In this article, we present the first comprehensive multispecies high-spatiotemporal-resolution database of vehicular emissions for the entire Brazilian territory. The BRAzilian Vehicular Emissions inventory Software (BRAVES) database has spatial disaggregation based on road density, temporal disaggregation using vehicular flow profiles, and chemical speciation from local studies and the United States Environmental Protection Agency (US EPA) SPECIATE 5.1 database. The BRAVES database provides hourly and annual emissions of 41 gaseous and particle pollutants. Users can define the spatial resolution from coarse to very refined scales. The emissions are derived from the BRAVES model (Vasques and Hoinaski, 2021), which uses a probabilistic approach that accounts for the fleet characteristics, fuel consumption, vehicle deterioration, and intensity of use, to calculate the vehicular emissions from the exhaust, tires, roads, brake wear, soil resuspension, refueling, and evaporative emissions. Here, we present methods and a comparison between the BRAVES database and independent databases. We also make all codes and inputs freely available.
Our database uses output data from BRAVES (Vasques and Hoinaski, 2021), which employ a probabilistic bottom-up method to estimate vehicular emissions aggregated by the municipality (Fig. 1). The BRAVES estimates the vehicular emissions from the exhaust, tires, roads, brake wear, soil (road dust) resuspension, refueling, and evaporative emissions. The software provides annual emissions of carbon monoxide (CO), carbon dioxide (CO2), methane (CH4), hydrocarbons (HC), aldehydes (RCHO), non-methane volatile organic compounds (NMVOC), nitrogen oxides (NOx), particulate material (PM), nitrous oxide (N2O), and sulfur dioxide (SO2) by fleet category (i.e., commercial light vehicles, motorcycles, light-duty, and heavy-duty vehicles). Throughout this article, we call the current database the BRAVES database. Codes and outputs from BRAVES are available by registering at https://hoinaski.prof.ufsc.br/BRAVES/ (last access: 7 June 2022) and https://github.com/leohoinaski/BRAVES (last access: 7 June 2022), where users can access instructions to run the database and download the input files. The outputs are generated in the NetCDF format and with annual or hourly resolutions.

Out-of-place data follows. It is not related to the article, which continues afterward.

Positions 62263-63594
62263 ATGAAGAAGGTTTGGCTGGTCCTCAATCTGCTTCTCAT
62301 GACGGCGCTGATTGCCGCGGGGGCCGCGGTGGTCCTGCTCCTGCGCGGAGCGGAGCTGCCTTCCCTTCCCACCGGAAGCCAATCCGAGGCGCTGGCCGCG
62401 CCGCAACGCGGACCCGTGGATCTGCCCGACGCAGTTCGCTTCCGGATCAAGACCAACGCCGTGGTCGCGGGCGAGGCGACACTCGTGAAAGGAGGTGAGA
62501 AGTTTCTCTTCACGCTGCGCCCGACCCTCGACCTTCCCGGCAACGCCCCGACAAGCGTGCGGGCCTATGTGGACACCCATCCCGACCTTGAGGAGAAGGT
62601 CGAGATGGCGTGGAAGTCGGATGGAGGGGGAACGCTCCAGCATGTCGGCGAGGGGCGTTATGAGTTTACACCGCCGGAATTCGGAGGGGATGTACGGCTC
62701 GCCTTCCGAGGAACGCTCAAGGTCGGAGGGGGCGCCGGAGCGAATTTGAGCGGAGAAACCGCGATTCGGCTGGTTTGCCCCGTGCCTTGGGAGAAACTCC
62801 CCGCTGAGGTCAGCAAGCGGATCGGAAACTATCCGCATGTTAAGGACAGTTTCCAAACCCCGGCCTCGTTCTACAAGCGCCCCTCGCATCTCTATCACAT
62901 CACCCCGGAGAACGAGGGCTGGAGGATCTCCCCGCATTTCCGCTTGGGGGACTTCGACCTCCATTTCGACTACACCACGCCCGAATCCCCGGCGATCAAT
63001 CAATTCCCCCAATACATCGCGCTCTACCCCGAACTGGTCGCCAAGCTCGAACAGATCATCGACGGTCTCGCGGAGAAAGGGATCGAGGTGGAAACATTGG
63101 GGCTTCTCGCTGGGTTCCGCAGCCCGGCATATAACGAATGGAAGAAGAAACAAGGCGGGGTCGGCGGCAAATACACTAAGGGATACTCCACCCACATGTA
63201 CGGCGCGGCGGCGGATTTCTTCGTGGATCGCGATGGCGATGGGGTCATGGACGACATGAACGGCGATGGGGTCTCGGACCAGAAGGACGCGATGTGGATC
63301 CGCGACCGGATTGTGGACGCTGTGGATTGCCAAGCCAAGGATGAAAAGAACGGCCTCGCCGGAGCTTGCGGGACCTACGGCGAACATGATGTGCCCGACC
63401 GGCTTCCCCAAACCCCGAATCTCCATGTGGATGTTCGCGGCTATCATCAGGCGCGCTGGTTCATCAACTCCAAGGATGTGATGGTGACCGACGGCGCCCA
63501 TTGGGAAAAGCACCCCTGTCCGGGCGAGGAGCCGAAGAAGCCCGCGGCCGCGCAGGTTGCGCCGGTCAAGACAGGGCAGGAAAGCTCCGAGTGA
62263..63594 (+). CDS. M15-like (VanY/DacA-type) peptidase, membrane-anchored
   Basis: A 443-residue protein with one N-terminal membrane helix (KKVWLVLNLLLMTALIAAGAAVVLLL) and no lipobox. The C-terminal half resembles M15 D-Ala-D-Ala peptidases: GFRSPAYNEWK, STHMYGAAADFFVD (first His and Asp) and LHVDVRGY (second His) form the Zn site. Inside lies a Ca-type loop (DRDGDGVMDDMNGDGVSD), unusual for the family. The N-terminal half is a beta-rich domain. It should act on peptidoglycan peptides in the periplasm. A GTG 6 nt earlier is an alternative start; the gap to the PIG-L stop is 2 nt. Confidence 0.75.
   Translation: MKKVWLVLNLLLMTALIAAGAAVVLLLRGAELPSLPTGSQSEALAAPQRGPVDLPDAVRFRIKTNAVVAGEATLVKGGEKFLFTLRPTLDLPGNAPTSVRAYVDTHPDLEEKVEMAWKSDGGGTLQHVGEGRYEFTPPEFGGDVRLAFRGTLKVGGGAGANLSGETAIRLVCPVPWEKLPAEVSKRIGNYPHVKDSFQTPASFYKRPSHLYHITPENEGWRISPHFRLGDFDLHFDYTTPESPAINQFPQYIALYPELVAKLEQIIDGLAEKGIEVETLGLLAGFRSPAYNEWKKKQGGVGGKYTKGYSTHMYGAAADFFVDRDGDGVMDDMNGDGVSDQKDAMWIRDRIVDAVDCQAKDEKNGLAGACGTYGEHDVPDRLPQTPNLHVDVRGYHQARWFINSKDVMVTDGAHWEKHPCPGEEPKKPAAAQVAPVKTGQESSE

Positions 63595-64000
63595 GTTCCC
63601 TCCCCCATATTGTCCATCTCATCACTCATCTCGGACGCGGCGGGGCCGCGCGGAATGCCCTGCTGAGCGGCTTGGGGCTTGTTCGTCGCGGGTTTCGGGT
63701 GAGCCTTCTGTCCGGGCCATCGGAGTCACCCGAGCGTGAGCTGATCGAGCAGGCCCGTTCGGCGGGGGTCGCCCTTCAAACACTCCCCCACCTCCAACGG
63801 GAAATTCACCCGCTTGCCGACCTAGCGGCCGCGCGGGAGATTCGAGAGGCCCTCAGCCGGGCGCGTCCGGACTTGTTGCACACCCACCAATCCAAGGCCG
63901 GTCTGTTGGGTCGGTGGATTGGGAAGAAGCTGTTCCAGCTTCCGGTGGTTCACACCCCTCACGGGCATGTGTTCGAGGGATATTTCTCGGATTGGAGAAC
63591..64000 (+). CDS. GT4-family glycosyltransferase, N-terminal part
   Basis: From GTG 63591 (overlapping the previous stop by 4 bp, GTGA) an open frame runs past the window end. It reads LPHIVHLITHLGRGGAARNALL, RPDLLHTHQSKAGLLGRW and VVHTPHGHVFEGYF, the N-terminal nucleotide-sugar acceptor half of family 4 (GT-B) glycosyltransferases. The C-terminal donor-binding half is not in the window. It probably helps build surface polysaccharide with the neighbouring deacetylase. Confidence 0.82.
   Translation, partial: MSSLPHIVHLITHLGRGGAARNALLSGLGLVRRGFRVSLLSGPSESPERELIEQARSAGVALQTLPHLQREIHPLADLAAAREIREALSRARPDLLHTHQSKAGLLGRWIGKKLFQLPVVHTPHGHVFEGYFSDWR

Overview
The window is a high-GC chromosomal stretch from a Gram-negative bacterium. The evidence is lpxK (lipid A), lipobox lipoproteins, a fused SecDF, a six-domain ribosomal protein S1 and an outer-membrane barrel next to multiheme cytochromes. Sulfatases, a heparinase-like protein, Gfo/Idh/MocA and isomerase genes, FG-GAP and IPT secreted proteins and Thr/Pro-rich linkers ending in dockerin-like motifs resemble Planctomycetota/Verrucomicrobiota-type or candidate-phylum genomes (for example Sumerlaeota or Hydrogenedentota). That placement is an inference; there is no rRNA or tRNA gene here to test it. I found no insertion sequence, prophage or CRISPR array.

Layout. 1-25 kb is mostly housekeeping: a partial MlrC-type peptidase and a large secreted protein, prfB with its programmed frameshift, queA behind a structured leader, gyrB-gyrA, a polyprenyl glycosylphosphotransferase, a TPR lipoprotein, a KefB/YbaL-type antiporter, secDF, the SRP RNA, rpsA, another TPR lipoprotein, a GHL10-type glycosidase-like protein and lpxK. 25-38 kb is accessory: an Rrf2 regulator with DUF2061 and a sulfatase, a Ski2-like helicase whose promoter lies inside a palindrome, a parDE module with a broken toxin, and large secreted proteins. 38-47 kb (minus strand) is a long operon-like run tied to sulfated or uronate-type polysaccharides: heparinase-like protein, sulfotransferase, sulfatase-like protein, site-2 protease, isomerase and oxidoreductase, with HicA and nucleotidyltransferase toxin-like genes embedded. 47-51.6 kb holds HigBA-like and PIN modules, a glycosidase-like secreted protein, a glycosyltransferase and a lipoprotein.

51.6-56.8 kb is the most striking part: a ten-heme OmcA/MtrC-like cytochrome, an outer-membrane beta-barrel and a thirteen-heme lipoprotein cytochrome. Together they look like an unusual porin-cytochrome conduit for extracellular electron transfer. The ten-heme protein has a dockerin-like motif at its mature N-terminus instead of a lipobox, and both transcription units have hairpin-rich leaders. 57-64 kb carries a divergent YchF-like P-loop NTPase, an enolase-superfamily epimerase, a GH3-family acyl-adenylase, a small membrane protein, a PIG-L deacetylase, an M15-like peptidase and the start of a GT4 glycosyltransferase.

Since vehicular emissions from BRAVES are aggregated by municipalities, we use a road density approach to distribute the emissions of each municipality in pixels with user-defined resolution. Previous work by Tuia et al. (2007) and Gómez et al. (2018) shows that road density is one of the most reliable approaches to disaggregate vehicular emissions. In this article, the road density factor (RDp,m) is calculated by the sum of road lengths (Lp) on each pixel (p) divided by the total road length (Lm) inside a municipality (m) (Eq. 1). Road shapefile data derived from OpenStreetMap (https://www.openstreetmap.org/#map=7/51.330/10.453, last access: 7 June 2022) can be downloaded at https://download.geofabrik.de/south-america/brazil.html (last access: 7 June 2022) for Brazilian territory. Figure 2 shows the spatial distribution of RDp,m in Brazil. Multiplying RDp,m by the vehicular emissions in each municipality derived from BRAVES provides the spatialized emission () of compound (c) in pixel (p) within a municipality (m) (Eq. 2). We provide a parallelized method to estimate the road density in Brazil at https://github.com/leohoinaski/BRAVES (last access: 7 June 2022).
Figure 3 shows the annual emissions of acetaldehyde, CO, and nitrogen dioxide from 2019 in Brazil by fleet category using spatial distribution based on the road density approach. Hotspots of vehicular emissions concentrate in urbanized areas of Brazil (Fig. 3). Among fleet categories, heavy-duty vehicles are the major emitters of nitrogen dioxide, while light-duty vehicles and motorcycles emit the most CO. Regarding acetaldehyde emissions, motorcycles are the major emitters. Vasques and Hoinaski (2021) compared vehicular emissions from each fleet category in Brazil using BRAVES. Figures 1–5 in the Supplement demonstrate the BRAVES database by Brazilian state.
Temporal disaggregation based on traffic flow observations from the Environment and Water Resources Institute from Espírito Santo (IEMA ES, 2019) splits original annual emissions from BRAVES into hourly basis emissions. In this article, the temporal disaggregation factor (Fig. 4) is composed of hourly, weekly, and monthly traffic factors. Hourly emissions () of each air pollutant are obtained by the multiplication of and the temporal disaggregation factor (Tf) (Eq. 3).